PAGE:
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Colin the Bear

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I was looking for something miles away from my usual stuff and found this in a book at the back of a shelf. I tried all afternoon to get it on a saxophone. It seemed to suit the sop but I couldn't get it in tune. I tried the alto. It fit but still sounded out of tune. I tried the tenor and it just sounded odd. I only got half way through on the Bari before deciding err ...no. I didn't think it would suit the clarinet but I was pleasantly surprised. So I recorded this...

https://soundcloud.com/colin-the-bear/the-air-that-i-breathe

A surprisingly enjoyable tune to play. I may have enjoyed it a bit too much though.
 
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Wade Cornell

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Well played Colin. Finding something you can put yourself into is always good.
 

llamedos

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It could have been written for clarinet. I enjoyed it from beginning to end and envy your control throughout the instrument and the piece. Many thanks for improving my day!!

Dave
 

Colin the Bear

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Thanks chaps.

I enjoyed the discipline of trying to play it straight with no freestyle phrasing and trying to get the pure tone. Not as much control as I would have liked and I did get a bit carried away trying to turn the fudges into decorations :blush:. I find it hard playing on the beat. My instinct is to swing the up beat. Nice piece to play as a tone exercise. The BiaB says its a Kladerman piano.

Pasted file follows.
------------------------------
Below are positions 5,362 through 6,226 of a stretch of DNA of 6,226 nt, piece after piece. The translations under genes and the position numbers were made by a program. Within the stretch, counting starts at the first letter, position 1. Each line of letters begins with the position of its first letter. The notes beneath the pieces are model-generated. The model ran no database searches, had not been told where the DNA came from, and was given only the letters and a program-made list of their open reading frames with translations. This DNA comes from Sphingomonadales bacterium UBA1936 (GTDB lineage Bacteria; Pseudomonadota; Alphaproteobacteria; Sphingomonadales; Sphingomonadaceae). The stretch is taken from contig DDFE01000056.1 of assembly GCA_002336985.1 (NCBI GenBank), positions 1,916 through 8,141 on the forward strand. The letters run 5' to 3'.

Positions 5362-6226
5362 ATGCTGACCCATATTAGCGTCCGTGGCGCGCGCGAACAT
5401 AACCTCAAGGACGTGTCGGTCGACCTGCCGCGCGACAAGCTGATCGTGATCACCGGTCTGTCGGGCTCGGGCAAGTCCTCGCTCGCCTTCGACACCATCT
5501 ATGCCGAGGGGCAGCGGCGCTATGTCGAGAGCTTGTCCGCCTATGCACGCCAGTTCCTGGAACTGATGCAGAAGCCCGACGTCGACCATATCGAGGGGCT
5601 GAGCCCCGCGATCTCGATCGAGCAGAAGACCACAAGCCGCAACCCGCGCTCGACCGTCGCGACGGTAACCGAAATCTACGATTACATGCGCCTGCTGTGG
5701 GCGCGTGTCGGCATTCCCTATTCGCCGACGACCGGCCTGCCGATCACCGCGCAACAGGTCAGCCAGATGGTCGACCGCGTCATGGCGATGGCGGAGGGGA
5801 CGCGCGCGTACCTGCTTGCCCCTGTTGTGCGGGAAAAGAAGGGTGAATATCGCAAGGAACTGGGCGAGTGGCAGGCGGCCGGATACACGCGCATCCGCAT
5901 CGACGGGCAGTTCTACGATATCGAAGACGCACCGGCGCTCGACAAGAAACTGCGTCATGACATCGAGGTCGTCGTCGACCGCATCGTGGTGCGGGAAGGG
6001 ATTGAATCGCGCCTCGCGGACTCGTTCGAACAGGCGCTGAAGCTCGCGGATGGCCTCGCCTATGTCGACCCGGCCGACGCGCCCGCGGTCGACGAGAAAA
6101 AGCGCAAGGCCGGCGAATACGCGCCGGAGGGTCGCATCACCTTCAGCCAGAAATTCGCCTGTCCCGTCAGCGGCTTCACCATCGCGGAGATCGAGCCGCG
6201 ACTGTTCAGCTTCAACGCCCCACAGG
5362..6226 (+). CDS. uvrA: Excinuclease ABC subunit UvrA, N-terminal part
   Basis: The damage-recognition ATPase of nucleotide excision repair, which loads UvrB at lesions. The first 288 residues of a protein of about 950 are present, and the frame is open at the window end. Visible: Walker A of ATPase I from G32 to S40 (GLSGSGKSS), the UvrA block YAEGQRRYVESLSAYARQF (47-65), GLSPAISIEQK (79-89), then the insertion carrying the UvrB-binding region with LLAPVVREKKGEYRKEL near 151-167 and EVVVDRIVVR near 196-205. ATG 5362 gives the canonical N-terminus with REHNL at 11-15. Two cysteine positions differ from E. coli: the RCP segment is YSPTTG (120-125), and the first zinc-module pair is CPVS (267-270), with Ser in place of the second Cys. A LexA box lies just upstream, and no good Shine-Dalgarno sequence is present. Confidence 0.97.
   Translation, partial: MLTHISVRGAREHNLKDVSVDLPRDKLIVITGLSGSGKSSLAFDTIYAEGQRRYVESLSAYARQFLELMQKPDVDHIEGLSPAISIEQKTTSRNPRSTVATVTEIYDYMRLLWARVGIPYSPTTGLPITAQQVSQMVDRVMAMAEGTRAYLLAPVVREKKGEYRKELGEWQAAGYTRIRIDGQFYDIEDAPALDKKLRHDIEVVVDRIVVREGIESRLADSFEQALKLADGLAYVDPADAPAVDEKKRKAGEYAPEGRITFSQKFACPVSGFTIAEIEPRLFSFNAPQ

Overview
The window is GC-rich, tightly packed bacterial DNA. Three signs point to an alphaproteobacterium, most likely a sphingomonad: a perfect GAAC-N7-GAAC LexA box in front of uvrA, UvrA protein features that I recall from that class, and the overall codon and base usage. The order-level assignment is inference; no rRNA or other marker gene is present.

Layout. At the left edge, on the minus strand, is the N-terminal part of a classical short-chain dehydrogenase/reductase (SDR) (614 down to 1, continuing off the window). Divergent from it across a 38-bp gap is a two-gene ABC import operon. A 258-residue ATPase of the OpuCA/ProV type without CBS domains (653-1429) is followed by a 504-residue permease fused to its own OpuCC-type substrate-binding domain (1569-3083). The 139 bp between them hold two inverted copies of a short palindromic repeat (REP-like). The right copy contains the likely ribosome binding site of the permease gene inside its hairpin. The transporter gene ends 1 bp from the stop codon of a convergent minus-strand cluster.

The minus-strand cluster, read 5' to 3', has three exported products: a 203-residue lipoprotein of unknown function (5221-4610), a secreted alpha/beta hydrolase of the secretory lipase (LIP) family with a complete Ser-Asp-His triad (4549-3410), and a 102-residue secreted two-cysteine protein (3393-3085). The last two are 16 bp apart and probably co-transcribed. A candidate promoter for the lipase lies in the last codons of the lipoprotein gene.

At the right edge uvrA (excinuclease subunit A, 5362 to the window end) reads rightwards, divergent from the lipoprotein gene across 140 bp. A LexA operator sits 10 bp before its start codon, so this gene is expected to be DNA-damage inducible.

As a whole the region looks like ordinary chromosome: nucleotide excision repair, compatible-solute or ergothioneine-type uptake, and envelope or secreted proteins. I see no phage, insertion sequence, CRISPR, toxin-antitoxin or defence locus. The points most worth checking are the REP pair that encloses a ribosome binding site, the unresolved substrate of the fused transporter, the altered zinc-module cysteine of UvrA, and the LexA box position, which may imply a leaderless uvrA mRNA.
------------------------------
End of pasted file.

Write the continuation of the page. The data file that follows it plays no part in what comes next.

Who'd a ' thought
 

thesaxman71

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Thanks chaps.

I enjoyed the discipline of trying to play it straight with no freestyle phrasing and trying to get the pure tone.

Not straight pure tone at all, far from it..
I just can't get past that overly fast vibrato you use, it ruins all your pieces for me so i tend not to listen to them (even tho i want to) knowing i can't get past that vibrato, so this time i tried again and to listen through fully, giving it a chance but still i felt the same at the end, vibrato grated on me.
this is just my opinion but i firmly stand by it.

I am sorry if i offend or sound blunt but i am not trying to sound like a 'git' or an A-hole or too picky or trying to think i am some kind of sax playing star cos i am not, and i am not knocking the overall playing which is fine, but simply drawing from much experience i have in music, to me it would sound much better without the vibrato or MUCH slower, imo. But if you are happy with it then that is for you to enjoy.

My comments above are not meant in a nasty or personal in any way, I am not judging and i am simply being constructive. I feel on these forums there is a lot of back patting in general regarding postings (this has been mentioned by various people a few times) and sometimes i feel the constructive and more nitty gritty comments are not posted enough.
Besides I respect that you are able to handle mere words on a forum.
regards,